Anti-Human CD40 (Clone HB-14) – Purified in vivo GOLDTM Functional Grade

Anti-Human CD40 (Clone HB-14) – Purified in vivo GOLDTM Functional Grade

Product No.: C1030

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Formats AvailableView All
Product Type
Hybridoma Monoclonal Antibody
Alternate Names
Mouse IgG1 κ

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Antibody Details

Product Details

Reactive Species
Host Species
Recombinant protein of CD40 protein
Product Concentration
≥ 5.0 mg/ml
Endotoxin Level
≤ 1.0 EU/mg as determined by the LAL method
≥95% by SDS Page
≥95% monomer by analytical SEC
This monoclonal antibody is aseptically packaged and formulated in 0.01 M phosphate buffered saline (150 mM NaCl) PBS pH 7.2 - 7.4 with no carrier protein, potassium, calcium or preservatives added. Due to inherent biochemical properties of antibodies, certain products may be prone to precipitation over time. Precipitation may be removed by aseptic centrifugation and/or filtration.
State of Matter
Product Preparation
Functional grade preclinical antibodies are manufactured in an animal free facility using only in vitro protein free cell culture techniques and are purified by a multi-step process including the use of protein A or G to assure extremely low levels of endotoxins, leachable protein A or aggregates.
Storage and Handling
Functional grade preclinical antibodies may be stored sterile as received at 2-8°C for up to one month. For longer term storage, aseptically aliquot in working volumes without diluting and store at -70°C. Avoid Repeated Freeze Thaw Cycles.
Regulatory Status
Research Use Only
Country of Origin
2-8°C Wet Ice
Additional Applications Reported In Literature ?
Each investigator should determine their own optimal working dilution for specific applications. See directions on lot specific datasheets, as information may periodically change.


Clone HB-14 recognizes human CD40.
CD40 is a 48 kD type I transmembrane glycoprotein that is a member of the TNFR superfamily. CD40, in association with its ligand CD154 (CD40L) - a 39 kD protein, acts as a costimulatory molecule for the activation of B cells, dendritic cells, monocytes, and other antigen-presenting cells. CD40 is involved in Ig isotype switching and dendritic cell maturation, as well as the activation, differentiation, and proliferation of B cells. CD40 interacts with TNFR2 and is involved in the regulation of signal transduction. CD40 is a potential target for cancer immunotherapy; blocking the interaction of CD40 with its ligand (CD154) is the sought-after therapeutic objective for preventing and/or improving both autoimmune diseases and transplant rejection. Studies have shown that monoclonal antibodies that block CD154 in human clinical trials resulted in unanticipated vascular complications. Hence, an interest in the therapeutic potential for antagonist mAbs specific to human CD40 is emerging. Antibodies of particular therapeutic interest are those that do not inhibit CD40 signaling via physical competition with CD154. Additionally, the interaction of CD40 and its ligand (CD154) is found to be essential for amyloid-beta-induced microglial activation, thus playing a significant part in Alzheimer's disease pathogenesis.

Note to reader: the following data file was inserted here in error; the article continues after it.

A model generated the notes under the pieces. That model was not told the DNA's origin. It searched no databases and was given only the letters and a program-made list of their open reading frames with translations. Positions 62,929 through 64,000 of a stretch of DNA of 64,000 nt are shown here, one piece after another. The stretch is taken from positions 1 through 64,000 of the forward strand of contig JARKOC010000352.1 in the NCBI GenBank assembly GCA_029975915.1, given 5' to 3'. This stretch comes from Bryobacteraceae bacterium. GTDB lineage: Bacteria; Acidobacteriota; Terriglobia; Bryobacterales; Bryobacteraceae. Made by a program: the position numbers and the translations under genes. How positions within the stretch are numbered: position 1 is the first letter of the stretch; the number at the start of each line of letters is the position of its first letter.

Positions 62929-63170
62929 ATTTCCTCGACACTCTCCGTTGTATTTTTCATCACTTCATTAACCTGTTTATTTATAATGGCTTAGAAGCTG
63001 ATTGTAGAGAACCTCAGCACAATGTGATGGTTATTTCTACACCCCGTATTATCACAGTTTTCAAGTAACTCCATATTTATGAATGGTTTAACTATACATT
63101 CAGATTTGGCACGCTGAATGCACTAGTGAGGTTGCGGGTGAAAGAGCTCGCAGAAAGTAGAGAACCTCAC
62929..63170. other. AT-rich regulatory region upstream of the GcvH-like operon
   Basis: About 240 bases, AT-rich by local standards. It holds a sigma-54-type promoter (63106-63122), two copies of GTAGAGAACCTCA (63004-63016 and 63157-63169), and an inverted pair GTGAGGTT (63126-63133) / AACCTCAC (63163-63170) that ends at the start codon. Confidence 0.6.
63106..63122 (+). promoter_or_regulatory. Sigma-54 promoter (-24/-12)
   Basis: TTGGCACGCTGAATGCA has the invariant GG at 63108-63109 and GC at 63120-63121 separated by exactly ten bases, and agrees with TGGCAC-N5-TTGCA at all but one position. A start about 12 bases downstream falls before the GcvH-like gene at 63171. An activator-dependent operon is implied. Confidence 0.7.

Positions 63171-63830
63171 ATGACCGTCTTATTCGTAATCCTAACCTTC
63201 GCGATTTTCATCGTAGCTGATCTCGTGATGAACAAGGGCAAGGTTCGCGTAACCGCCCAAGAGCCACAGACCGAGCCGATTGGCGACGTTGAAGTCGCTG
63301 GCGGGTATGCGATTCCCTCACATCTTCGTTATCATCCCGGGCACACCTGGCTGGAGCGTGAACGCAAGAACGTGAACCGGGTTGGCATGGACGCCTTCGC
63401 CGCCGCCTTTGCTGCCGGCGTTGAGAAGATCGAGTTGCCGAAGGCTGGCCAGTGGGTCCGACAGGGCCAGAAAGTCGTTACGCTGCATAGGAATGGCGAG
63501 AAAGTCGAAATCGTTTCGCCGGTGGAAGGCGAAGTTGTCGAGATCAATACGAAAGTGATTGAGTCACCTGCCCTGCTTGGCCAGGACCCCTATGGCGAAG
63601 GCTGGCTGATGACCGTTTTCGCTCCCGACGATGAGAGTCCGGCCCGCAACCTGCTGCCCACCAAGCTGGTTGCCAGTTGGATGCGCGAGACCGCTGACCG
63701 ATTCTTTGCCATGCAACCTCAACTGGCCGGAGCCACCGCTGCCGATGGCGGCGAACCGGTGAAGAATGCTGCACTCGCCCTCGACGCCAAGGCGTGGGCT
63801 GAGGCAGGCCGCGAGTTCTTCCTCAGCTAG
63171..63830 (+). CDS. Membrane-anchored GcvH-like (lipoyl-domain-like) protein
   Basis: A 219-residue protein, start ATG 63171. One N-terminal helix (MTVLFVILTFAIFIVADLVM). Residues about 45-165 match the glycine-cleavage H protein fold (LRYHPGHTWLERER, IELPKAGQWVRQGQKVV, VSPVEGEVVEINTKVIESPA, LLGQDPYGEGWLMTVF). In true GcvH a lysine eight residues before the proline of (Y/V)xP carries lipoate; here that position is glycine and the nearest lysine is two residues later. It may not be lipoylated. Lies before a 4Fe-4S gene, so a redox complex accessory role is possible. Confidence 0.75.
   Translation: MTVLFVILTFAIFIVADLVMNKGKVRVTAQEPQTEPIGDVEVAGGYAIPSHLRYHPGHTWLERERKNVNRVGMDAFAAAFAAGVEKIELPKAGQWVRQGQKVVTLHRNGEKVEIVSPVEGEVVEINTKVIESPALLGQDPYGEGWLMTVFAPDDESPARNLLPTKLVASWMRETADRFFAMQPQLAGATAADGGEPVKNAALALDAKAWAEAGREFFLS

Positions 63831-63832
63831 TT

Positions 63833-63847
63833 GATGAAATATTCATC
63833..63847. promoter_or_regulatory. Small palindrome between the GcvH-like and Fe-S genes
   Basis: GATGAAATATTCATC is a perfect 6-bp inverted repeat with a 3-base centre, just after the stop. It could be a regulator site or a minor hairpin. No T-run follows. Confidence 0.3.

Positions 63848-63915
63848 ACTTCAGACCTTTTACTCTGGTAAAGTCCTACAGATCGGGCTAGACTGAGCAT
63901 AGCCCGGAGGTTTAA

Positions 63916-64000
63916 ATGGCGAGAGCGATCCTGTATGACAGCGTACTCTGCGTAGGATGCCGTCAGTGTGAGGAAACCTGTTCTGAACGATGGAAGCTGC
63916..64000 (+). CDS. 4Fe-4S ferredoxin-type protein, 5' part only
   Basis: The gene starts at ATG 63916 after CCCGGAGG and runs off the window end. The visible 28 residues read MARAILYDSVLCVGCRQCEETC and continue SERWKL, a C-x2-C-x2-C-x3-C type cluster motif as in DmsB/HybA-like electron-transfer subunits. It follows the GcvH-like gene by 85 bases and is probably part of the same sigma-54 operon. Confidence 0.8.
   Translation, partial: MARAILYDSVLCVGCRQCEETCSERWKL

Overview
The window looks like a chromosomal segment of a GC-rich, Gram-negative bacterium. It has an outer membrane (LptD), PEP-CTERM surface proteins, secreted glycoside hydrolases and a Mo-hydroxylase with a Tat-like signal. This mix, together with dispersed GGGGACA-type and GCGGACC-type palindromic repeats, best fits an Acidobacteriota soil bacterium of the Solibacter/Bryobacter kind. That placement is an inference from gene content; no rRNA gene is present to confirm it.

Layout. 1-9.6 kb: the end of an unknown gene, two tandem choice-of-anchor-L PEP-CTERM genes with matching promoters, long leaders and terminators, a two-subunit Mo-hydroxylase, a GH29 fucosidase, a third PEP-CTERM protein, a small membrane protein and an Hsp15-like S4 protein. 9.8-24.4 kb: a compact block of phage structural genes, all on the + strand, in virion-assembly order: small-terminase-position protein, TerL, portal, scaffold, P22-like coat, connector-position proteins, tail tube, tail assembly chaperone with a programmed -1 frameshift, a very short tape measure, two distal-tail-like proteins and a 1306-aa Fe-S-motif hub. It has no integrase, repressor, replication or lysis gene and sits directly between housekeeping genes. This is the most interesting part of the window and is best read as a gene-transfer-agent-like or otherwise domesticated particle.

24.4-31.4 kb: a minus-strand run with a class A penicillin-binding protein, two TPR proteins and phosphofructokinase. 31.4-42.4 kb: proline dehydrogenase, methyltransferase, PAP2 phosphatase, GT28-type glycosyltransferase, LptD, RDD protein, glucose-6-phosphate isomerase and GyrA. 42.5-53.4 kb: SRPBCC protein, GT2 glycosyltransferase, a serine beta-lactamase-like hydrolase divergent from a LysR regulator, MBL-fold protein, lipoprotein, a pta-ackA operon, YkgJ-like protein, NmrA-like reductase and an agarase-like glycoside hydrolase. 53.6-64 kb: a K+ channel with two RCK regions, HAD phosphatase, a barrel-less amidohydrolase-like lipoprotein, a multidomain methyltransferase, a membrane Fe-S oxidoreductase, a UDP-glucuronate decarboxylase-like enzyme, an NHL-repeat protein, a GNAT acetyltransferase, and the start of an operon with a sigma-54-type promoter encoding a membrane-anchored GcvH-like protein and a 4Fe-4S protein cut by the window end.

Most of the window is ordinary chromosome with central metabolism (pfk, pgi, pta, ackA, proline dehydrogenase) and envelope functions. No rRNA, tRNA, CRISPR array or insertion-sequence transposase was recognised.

The anti-CD40 HB-14 clone was generated as part of a panel submitted to the Fifth International Leukocyte Differentiation Antigen Workshop1.
Antigen Distribution
CD40 is widely expressed on antigen-presenting cells such as dendritic cells, B cells, macrophages, and monocytes, in addition to non-immune endothelial cells, basal epithelial cells, and a variety of tumors.

Antigen Details

CD154 (CD40 ligand)
NCBI Gene Bank ID
Research Area
Cell Biology
Costimulatory Molecules

References & Citations

1. Katira A, Holder MJ, Pound JD, and Gordon J. 1995. CD40 Workshop Panel Report. In Schlossman SF, Boumsell L, Gilks W, Harlan JM, Kishimoto T, Morimoto C, Ritz J, Shaw S, Silverstein R, Springer T, Tedder TF, and Todd RF, eds, Leukocyte Typing V, p. 547. Oxford University Press, Oxford.
2. Herbert J. Thesis: The regulation of specific antibody secretion by human B cells through contact and non-contact dependent mechanisms. 1996.
3. Zhou LJ, Tedder TF. Proc Natl Acad Sci U S A. 93(6):2588-2592. 1996.
4. Tan PH, Beutelspacher SC, Xue SA, et al. Blood. 105(10):3824-3832. 2005.
5. Iwata Y, Matsushita T, Horikawa M, et al. Blood. 117(2):530-541. 2011.
6. Bacher P, Schink C, Teutschbein J, et al. J Immunol. 190(8):3967-3976. 2013.
7. Bacher P, Heinrich F, Stervbo U, et al. Cell. 167(4):1067-1078.e16. 2016.
8. Mura M, Chaudhury S, Farooq F, et al. MethodsX. 22;7:101005. 2020.
9. Pound JD, Challa A, Holder MJ, et al. Int Immunol. 11(1):11-20. 1999.
Flow Cytometry

Certificate of Analysis

Disclaimer AlertProducts are for research use only. Not for use in diagnostic or therapeutic procedures.